The Union minister of state for tex-tiles, G Venkat Swamy, has threatened "retaliatory action" against American products, if a recent US ban on the sale of rayon ghagras made in India is not withdrawn. The ban, imposed on the grounds that they are highly inflammable, had demolished Indian hopes that non-tariff barriers will not be imposed unilaterally.
The US Consumer Product Safety Commission (CPSC) had asked for an immediate recall of the skirts when the latter appar-ently failed to pass flammability tests. The minister, however, said that while similar products from other countries had been spared, the ban against the ghagras had been widely publicised in the US causing damage to the entire range of Indian textile exports. The CPSC has already gone on television - airing a vivid demonstration of how "dangerously inflammable" the skirts are by actually igniting one of them, and asking consumers not to buy them.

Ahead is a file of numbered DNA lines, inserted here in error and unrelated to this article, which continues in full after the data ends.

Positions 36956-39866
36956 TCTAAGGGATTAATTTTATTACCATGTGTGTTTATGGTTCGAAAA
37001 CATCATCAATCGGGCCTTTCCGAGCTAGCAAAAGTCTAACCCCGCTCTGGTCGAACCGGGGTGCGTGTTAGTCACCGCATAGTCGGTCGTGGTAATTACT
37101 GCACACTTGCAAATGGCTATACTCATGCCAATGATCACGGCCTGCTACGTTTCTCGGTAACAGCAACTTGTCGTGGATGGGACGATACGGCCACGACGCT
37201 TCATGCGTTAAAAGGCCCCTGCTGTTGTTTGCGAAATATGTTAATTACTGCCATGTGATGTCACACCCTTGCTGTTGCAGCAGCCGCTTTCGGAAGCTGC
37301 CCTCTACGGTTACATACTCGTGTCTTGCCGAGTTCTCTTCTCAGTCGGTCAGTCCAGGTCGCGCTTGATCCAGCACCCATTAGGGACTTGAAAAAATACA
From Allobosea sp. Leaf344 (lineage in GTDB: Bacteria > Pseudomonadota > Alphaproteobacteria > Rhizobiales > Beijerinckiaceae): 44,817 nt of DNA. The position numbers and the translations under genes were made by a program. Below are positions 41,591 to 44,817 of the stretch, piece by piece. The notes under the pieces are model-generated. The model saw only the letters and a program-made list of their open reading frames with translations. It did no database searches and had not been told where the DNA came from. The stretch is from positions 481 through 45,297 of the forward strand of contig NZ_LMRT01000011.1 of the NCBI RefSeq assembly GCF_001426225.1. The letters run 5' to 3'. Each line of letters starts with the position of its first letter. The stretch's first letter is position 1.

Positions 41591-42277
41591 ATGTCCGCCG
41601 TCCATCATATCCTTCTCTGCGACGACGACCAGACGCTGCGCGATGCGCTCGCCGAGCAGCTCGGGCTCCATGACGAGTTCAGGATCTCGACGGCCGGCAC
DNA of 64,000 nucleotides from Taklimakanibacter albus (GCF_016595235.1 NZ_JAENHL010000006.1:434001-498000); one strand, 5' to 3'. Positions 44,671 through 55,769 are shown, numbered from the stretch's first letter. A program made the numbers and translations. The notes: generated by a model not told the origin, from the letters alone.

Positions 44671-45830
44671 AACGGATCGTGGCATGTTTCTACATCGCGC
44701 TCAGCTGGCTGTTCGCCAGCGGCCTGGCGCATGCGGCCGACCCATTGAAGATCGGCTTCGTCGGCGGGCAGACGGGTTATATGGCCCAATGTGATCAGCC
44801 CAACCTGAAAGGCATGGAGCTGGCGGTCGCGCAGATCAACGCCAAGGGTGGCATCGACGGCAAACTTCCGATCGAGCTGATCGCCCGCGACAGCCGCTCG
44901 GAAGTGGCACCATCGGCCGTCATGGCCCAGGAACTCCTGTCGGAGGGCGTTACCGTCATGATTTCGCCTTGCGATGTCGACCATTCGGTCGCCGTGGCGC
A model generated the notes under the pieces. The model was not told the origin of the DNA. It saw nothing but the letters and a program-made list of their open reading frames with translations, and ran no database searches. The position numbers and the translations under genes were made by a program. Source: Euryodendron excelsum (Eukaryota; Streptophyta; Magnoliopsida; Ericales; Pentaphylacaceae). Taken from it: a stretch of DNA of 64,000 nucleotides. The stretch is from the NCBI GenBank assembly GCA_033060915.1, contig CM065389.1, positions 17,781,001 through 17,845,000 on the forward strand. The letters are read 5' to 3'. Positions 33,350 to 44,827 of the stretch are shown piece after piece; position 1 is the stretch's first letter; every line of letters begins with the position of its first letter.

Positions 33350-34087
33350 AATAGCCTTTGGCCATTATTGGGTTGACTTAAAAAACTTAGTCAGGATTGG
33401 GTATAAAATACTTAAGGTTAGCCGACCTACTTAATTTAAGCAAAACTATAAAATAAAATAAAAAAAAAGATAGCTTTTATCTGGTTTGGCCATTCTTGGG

Of the 900,000 skirts exported by India, a quarter of a million have been put in the banned category. These skirts, comprising of 100 to 65 per cent rayon, were sold at prices ranging between $6 and $80 in some of the fanciest boutiques in the US. The Commission alleged that even a cigarette could set the skirts afire. It has been announced that CPSC would coordinate with the US Customs to prevent the entry of the skirts into the country.
Indian exporters view the US move as a non-tar-iff barrier against garments. They say the ban fol-lows the unsuccessful attempt last month by US Customs to prevent the import of the skirts on the ground that they were non-traditional garments.
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